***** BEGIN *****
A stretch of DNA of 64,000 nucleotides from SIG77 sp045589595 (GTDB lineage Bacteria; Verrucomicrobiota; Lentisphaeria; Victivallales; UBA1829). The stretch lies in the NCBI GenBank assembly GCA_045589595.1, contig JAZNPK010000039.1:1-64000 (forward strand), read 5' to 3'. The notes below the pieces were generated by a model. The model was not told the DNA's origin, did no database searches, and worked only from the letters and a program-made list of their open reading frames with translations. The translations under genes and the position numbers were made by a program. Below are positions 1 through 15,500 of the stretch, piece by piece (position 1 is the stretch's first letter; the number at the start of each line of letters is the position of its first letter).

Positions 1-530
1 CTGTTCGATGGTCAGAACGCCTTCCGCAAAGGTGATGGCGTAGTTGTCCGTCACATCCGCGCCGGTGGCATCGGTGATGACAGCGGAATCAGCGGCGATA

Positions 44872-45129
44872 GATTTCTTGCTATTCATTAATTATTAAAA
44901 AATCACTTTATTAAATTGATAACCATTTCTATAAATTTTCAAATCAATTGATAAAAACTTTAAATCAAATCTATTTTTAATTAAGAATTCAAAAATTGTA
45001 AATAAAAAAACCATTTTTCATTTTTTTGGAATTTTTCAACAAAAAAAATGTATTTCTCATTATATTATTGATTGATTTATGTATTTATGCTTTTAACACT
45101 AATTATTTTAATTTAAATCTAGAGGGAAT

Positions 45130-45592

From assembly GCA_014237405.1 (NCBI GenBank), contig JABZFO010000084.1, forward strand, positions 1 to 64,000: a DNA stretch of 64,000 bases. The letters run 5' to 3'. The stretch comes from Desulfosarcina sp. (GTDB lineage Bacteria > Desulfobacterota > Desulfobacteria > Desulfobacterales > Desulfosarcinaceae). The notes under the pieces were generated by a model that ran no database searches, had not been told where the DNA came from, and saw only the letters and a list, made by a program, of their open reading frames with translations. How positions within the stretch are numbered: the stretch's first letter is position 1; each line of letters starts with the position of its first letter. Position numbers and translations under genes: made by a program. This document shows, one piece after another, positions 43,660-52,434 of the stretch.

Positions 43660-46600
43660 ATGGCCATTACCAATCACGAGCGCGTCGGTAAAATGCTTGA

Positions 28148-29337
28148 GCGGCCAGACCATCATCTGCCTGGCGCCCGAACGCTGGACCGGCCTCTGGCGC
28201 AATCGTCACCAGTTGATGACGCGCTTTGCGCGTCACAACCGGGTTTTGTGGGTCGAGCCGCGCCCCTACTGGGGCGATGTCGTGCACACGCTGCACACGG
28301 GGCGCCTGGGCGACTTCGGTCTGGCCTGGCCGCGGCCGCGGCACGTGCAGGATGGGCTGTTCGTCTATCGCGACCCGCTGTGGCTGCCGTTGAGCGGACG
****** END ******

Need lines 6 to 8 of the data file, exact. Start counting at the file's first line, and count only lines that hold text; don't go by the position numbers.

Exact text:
44901 AATCACTTTATTAAATTGATAACCATTTCTATAAATTTTCAAATCAATTGATAAAAACTTTAAATCAAATCTATTTTTAATTAAGAATTCAAAAATTGTA
45001 AATAAAAAAACCATTTTTCATTTTTTTGGAATTTTTCAACAAAAAAAATGTATTTCTCATTATATTATTGATTGATTTATGTATTTATGCTTTTAACACT
45101 AATTATTTTAATTTAAATCTAGAGGGAAT